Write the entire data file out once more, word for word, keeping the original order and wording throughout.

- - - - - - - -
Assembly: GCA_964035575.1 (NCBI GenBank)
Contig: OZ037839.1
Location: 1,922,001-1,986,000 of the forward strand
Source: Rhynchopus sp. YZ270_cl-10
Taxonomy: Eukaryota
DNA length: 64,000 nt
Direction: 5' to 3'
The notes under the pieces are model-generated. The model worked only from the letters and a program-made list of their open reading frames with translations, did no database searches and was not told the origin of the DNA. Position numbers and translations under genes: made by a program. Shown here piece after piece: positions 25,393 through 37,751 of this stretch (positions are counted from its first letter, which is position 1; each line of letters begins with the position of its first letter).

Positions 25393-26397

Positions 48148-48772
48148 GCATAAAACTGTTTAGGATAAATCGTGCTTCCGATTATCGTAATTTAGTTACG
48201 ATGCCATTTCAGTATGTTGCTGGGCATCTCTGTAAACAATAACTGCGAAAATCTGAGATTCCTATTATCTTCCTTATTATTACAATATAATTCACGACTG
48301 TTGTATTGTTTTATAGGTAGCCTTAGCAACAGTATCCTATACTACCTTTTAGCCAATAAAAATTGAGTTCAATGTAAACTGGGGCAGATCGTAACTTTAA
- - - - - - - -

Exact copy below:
Assembly: GCA_964035575.1 (NCBI GenBank)
Contig: OZ037839.1
Location: 1,922,001-1,986,000 of the forward strand
Source: Rhynchopus sp. YZ270_cl-10
Taxonomy: Eukaryota
DNA length: 64,000 nt
Direction: 5' to 3'
The notes under the pieces are model-generated. The model worked only from the letters and a program-made list of their open reading frames with translations, did no database searches and was not told the origin of the DNA. Position numbers and translations under genes: made by a program. Shown here piece after piece: positions 25,393 through 37,751 of this stretch (positions are counted from its first letter, which is position 1; each line of letters begins with the position of its first letter).

Positions 25393-26397

Positions 48148-48772
48148 GCATAAAACTGTTTAGGATAAATCGTGCTTCCGATTATCGTAATTTAGTTACG
48201 ATGCCATTTCAGTATGTTGCTGGGCATCTCTGTAAACAATAACTGCGAAAATCTGAGATTCCTATTATCTTCCTTATTATTACAATATAATTCACGACTG
48301 TTGTATTGTTTTATAGGTAGCCTTAGCAACAGTATCCTATACTACCTTTTAGCCAATAAAAATTGAGTTCAATGTAAACTGGGGCAGATCGTAACTTTAA